In and of itself, money or that new outfit is amoral. Neither good or bad.  (That said, have you tried Stitch Fix??)  It’s when the pursuit of money and the accumulation of stuff becomes our paramount focus, that  we are destined for unhappiness. Stuff does not satisfy and money is never enough. Our lobster tastes like soap.

Ramsey says that the goal of attaining wealth is so we can be generous. And he’s right. Sure, opening that Stitch Fix box is fun, but it can’t begin to compete with anonymous giving, or reaching out to a sick friend,  extending a sincere compliment, or writing a note of encouragement.

That is the currency of heaven.  Lobster dipped in butter.

 

Today’s Takeaway

– Generosity is your lobster!

-Having said that, check out Stitch Fix!

 

And enjoy the ride!

xox Barclay and Joy

De-Friending Procrastination

Hello, Retiree.   My Name is Procrastination.  We can be great friends.

We both know what you SHOULD be doing right now.

Emails.  Laundry.  Meditation. Jogging. Bill paying.  Bible reading. Writing. Facing clutter that would make Marie Kondo blush.

Your dog sits at the front door with a leash in her mouth.  And that yoga mat and weights aren’t going to get off the shelf on their own accord.

All I have to do is turn your gaze to Facebook, chocolate, another cup of coffee, the news.  You need to be informed, right?  Perhaps your IRA needs tending.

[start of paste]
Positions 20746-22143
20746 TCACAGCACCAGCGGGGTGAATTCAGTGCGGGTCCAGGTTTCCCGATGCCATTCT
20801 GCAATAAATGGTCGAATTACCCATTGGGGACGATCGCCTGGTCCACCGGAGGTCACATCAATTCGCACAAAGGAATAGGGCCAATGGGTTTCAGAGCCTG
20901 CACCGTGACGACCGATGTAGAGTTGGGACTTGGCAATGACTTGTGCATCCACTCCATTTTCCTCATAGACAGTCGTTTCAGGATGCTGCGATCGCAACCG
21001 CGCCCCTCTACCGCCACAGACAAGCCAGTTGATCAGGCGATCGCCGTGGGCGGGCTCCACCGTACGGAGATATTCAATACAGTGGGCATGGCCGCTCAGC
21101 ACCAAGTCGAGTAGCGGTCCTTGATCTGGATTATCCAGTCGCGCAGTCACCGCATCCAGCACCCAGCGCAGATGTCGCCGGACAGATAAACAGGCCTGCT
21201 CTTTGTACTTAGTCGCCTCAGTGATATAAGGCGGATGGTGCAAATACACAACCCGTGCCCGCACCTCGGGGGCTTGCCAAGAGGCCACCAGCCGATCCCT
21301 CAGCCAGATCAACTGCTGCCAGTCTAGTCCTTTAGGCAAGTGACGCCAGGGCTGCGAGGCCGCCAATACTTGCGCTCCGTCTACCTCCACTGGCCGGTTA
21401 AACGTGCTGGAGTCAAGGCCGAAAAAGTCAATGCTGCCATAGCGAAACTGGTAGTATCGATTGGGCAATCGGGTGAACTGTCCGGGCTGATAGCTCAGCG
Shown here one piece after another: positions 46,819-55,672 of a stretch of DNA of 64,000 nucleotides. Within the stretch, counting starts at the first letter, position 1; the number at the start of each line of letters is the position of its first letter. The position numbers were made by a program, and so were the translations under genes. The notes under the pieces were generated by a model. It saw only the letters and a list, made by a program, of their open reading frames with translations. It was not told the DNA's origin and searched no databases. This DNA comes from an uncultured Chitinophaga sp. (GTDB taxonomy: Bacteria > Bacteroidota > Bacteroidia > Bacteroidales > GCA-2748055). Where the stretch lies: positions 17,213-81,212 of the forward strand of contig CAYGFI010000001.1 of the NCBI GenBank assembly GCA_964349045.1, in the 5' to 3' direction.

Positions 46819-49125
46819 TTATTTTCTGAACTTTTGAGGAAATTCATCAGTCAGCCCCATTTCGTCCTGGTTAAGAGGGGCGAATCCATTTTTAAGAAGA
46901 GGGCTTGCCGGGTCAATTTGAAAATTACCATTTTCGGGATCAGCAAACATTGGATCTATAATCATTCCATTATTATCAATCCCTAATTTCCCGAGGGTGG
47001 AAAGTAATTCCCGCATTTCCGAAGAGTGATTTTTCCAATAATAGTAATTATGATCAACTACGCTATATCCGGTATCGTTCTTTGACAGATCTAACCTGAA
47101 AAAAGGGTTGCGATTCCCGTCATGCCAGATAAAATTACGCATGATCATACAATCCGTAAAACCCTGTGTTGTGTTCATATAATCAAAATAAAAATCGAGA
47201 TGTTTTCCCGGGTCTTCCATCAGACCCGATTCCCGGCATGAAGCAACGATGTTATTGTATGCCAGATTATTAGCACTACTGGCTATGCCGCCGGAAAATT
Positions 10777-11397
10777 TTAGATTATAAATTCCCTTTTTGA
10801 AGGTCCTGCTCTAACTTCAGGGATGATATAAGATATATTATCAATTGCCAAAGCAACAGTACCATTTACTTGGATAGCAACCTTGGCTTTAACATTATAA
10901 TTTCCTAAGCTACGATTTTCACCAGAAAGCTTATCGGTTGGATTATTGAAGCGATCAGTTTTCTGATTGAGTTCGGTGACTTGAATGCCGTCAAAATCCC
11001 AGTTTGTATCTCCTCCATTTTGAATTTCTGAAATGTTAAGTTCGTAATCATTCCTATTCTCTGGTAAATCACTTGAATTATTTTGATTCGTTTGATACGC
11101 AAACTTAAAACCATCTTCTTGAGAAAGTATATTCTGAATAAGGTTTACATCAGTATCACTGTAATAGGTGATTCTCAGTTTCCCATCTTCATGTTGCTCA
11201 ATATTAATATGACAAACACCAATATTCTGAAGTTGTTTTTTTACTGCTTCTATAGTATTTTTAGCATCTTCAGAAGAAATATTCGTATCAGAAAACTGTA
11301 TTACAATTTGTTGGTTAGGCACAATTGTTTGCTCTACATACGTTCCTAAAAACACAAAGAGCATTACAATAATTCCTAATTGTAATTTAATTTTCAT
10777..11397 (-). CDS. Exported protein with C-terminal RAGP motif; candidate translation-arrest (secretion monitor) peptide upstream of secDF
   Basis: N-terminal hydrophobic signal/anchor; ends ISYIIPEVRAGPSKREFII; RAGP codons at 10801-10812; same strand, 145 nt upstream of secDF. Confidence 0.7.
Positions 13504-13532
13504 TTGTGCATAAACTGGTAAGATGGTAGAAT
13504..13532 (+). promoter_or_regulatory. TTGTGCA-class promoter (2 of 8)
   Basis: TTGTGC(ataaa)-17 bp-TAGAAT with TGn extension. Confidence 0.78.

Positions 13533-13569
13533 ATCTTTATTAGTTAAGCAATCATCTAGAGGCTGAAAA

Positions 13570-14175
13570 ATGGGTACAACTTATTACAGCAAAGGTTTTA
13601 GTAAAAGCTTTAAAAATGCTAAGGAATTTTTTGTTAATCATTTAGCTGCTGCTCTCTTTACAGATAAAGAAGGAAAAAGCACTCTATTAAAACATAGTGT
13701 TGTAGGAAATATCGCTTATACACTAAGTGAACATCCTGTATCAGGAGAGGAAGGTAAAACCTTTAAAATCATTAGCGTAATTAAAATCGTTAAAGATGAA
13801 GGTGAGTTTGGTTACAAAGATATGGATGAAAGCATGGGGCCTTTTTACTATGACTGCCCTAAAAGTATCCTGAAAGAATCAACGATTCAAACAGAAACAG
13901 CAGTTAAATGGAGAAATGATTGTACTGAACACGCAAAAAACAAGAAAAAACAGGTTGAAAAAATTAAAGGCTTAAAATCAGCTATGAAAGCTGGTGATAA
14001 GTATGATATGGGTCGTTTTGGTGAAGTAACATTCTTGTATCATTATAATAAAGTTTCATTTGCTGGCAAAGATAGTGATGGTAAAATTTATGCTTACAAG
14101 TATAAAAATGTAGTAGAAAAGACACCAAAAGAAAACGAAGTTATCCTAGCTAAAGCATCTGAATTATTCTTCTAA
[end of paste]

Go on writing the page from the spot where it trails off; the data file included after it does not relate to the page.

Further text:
Did an hour just slip by?   Your dog sighs and returns to bed.

—————————–

In the absence of traditional work, retirees need strategies for sticking to daily disciplines, de-friending procrastination, and making first things first.

James Clear has written extensively on how to form good habits.  He recommends we incorporate the “Seinfeld Strategy” described as follows —

“Brad Isaac was a young comedian starting out on the comedy circuit. One fateful night, he found himself in a club where Jerry Seinfeld was performing. Isaac caught Seinfeld backstage and asked if he had “any tips for a young comic.”

Here’s how Isaac described the interaction with Seinfeld…

He said the way to be a better comic was to create better jokes and the way to create better jokes was to write every day.

He told me to get a big wall calendar that has a whole year on one page and hang it on a prominent wall. The next step was to get a big red magic marker. He said for each day that I do my task of writing, I get to put a big red X over that day.

“After a few days you’ll have a chain. Just keep at it and the chain will grow longer every day. You’ll like seeing that chain, especially when you get a few weeks under your belt. Your only job is to not break the chain.”

You’ll notice that Seinfeld didn’t say a single thing about results.

It didn’t matter if he was motivated or not. It didn’t matter if he was writing great jokes or not. It didn’t matter if what he was working on would ever make it into a show. All that mattered was “not breaking the chain.”

And that’s one of the simple secrets behind Seinfeld’s remarkable productivity and consistency. For years, the comedian simply focused on “not breaking the chain.”


 

Clear and Seinfeld are right.  The secret is the “every day” part.  Putting that X in the calendar square and not breaking the chain.

Want to incorporate a morning time of meditation and prayer?

Want to have a more grateful heart?

Want to get rid of those “hi Jane” arms?